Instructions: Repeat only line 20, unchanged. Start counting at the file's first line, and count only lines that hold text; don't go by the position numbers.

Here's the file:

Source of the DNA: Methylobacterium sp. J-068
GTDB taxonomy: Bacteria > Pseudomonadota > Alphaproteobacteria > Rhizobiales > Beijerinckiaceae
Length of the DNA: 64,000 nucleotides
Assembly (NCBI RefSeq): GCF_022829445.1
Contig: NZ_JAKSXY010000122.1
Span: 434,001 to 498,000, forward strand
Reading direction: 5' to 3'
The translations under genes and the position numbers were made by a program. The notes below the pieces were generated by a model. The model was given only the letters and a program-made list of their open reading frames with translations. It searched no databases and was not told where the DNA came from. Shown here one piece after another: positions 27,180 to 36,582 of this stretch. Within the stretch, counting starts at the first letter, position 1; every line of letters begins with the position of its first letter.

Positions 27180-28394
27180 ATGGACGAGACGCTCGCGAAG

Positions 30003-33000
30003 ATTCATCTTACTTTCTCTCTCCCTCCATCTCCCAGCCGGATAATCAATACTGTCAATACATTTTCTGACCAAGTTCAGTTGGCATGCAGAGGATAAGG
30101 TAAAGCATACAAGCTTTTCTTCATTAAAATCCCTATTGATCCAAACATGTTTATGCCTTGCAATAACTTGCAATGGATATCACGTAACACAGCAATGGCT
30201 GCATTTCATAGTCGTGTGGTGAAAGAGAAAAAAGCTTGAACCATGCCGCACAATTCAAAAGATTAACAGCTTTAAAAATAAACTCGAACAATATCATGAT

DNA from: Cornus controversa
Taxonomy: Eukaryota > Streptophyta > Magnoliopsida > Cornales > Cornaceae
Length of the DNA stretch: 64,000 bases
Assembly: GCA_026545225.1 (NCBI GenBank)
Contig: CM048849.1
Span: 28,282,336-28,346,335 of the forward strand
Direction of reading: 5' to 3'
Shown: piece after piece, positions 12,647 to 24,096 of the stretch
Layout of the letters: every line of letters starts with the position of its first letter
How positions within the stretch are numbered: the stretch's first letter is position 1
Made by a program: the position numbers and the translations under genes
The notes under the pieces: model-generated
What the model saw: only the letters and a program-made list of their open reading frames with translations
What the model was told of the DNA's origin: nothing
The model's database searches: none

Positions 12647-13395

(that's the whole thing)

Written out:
Span: 28,282,336-28,346,335 of the forward strand